Skip to main content

Advertisement

Advertisement

Jover Chew gets jail, fine for ‘audacious’ cheating schemes

SINGAPORE — Jover Chew Chiew Loon, the notorious owner of the now-defunct Mobile Air electronics shop, was sentenced to 33 months’ jail and fined S$2,000 today (Nov 30), as a district judge admonished him for coming up with an “audacious” scheme to cheat unsuspecting victims while also seeking to dodge civil and criminal sanctions.

Jover Chew seen arriving at the State Courts today (Nov 30). Photo: Robin Choo

Jover Chew seen arriving at the State Courts today (Nov 30). Photo: Robin Choo

SINGAPORE — Jover Chew Chiew Loon, the notorious owner of the now-defunct Mobile Air electronics shop, was sentenced to 33 months’ jail and fined S$2,000 today (Nov 30), as a district judge admonished him for coming up with an “audacious” scheme to cheat unsuspecting victims while also seeking to dodge civil and criminal sanctions.

Chew, 33, used his shop at Sim Lim Square as a veneer of legitimacy, which he used to exploit customers repeatedly, noted district judge Siva Shanmugam. He did this even after the Consumers Association of Singapore (CASE) and Small Claims Tribunal (SCT) had stepped in to try to put a stop to his scam, said the judge.

“(Chew) had exploited the veneer of legitimacy provided by the physical presence of his registered company to entrap unwary patrons. Customers for all intents and purposes would have assumed that Mobile Air was a genuine business entity,” said the judge. “The scheme was premeditated to the extent of anticipating potential disputes and possible civil and criminal sanctions.”

Chew would lure potential victims in with relatively low-priced mobile devices. After deals had been inked, he would alter the invoices to cheat victims into handing over more money. The judge also noted the elaborate nature of Chew’s scam, which involved the collection of payments in separate tranches and the use of seemingly innocuous documents couched as warranty agreements and invoices.

Together with four accomplices — Koh Guan Seng, Kam Kok Keong, Lim Hong Ching and Kelvin Lim — they cheated 26 customers into paying S$16,599 for mobile devices between January to October last year.

Chew received a 60 per cent cut on the profits, while his accomplices took the remaining 40 per cent. His accomplices have since been jailed between four and 14 months.

Chew had earlier pleaded guilty to 12 charges of cheating, one count of criminal intimidation and one count of insulting behaviour. Another 16 charges were taken into consideration.

Today, district judge Siva sentenced Chew to six months’ jail on each cheating charge, and three months’ jail on the criminal intimidation charge. He also fined Chew S$2,000 for the insulting behaviour offence. Chew could have been jailed up to 10 years and fined for cheating, jailed two years and/or fined for criminal intimidation and fined up to S$5,000 for his insulting behaviour.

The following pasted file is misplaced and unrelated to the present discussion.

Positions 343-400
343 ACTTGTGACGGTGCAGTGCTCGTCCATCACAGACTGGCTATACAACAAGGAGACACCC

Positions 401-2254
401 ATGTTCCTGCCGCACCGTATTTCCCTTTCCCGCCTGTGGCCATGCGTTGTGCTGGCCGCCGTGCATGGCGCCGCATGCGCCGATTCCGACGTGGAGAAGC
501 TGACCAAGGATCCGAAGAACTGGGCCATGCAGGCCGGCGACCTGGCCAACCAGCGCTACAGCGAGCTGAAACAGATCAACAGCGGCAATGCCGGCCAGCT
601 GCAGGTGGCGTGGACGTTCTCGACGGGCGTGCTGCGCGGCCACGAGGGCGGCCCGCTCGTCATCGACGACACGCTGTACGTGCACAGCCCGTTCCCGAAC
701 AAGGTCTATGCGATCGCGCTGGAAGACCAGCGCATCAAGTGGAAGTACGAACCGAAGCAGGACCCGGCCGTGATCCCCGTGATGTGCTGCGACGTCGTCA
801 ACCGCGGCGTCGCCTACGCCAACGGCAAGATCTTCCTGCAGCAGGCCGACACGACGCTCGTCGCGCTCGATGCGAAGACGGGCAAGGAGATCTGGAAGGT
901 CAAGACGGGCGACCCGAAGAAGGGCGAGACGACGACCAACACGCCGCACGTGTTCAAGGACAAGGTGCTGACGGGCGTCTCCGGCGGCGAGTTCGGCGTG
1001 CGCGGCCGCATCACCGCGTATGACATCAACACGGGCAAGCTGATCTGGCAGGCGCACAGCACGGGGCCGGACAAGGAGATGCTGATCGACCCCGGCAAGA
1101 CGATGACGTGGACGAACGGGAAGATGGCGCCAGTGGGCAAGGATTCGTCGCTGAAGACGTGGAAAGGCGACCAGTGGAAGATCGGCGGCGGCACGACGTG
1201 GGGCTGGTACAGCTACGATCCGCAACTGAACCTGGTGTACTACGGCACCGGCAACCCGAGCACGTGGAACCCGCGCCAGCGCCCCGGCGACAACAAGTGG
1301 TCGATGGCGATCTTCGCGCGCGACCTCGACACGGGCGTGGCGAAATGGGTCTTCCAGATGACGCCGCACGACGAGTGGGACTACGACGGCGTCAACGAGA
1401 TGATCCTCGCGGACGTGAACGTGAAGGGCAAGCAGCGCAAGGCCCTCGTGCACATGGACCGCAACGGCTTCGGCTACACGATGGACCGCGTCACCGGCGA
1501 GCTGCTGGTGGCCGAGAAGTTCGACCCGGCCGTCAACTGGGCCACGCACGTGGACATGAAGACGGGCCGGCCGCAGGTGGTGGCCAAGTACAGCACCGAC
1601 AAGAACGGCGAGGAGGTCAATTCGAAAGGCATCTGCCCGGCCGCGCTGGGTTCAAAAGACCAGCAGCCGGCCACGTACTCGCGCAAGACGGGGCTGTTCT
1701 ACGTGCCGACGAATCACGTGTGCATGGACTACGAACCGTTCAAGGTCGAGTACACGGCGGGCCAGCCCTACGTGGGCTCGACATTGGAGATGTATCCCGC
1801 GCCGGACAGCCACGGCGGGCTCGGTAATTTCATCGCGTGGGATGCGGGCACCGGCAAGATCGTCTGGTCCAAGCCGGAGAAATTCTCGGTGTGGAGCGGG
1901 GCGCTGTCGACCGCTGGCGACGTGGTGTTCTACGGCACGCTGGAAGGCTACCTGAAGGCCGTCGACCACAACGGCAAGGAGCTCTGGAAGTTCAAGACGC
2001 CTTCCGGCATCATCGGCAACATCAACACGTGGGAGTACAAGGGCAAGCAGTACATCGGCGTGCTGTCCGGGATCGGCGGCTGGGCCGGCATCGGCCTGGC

Clad in a blue-and-pink striped polo shirt, Chew appeared expressionless when the sentence was being read. But his mother, Madam Tang Yu Keung, 63, was in tears as she hugged her son in court.

Highlighting Chew’s defiance of authority and his role as the mastermind of a criminal enterprise that operated under the guise of a mobile-phone shop, prosecutors had earlier pressed for a jail term of 36 months to be imposed.

District judge Siva said Chew showed a “flagrant disregard for the law” by persisting with his cheating despite frequent visits from the police. Chew also “remained unperturbed” by the letters from CASE and a default order from the SCT, he added.

Chew also seemed to have targeted foreigners in particular “on the basis that they would be least likely to assert their rights in Singapore”, the judge said. 

Chew’s offences would also have an adverse effect on Singapore’s efforts to promote itself as a retail hub with both the local and foreign media highlighting the need for customers to exercise caution when dealing with errant local retailers, he added.

But the judge also took into account that Chew was a first offender who had pleaded guilty at an early opportunity, and made restitution to victims. “I view his plea of guilt as an indication of his remorse over the matter.”

Speaking to the media outside the courtroom, Madam Tang said they would also seek their lawyer’s advice on whether to make an appeal.

Read more of the latest in

Advertisement

Popular

Advertisement

Stay in the know. Anytime. Anywhere.

Subscribe to get daily news updates, insights and must reads delivered straight to your inbox.

By clicking subscribe, I agree for my personal data to be used to send me TODAY newsletters, promotional offers and for research and analysis.